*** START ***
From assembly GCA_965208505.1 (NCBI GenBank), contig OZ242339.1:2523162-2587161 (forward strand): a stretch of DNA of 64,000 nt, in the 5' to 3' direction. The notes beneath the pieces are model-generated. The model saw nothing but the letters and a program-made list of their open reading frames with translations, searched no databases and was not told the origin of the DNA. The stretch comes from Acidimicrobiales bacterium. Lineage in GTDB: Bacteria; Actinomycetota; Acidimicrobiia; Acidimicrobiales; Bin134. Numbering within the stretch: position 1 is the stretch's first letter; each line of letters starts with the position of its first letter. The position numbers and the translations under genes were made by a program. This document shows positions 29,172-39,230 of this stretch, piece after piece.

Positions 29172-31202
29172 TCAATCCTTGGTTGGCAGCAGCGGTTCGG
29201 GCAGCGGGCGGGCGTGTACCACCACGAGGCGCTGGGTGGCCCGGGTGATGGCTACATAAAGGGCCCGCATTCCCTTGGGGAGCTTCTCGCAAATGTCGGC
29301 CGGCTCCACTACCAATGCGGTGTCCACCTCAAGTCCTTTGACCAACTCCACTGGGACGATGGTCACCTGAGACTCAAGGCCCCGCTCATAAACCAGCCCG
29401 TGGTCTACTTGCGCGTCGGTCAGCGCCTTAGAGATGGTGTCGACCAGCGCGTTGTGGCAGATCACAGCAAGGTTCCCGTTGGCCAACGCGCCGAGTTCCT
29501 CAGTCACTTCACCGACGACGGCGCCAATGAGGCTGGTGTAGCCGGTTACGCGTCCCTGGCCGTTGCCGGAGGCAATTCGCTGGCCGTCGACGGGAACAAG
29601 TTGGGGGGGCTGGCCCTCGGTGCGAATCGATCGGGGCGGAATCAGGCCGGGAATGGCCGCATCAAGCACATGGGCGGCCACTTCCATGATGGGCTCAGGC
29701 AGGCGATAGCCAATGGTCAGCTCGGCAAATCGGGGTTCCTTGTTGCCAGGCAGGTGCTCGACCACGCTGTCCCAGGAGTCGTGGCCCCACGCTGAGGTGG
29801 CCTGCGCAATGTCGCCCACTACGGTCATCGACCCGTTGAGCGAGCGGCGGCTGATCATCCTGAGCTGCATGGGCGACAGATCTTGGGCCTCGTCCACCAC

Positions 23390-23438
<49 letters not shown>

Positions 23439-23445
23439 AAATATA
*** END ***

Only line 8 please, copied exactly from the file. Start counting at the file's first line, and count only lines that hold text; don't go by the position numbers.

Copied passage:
29601 TTGGGGGGGCTGGCCCTCGGTGCGAATCGATCGGGGCGGAATCAGGCCGGGAATGGCCGCATCAAGCACATGGGCGGCCACTTCCATGATGGGCTCAGGC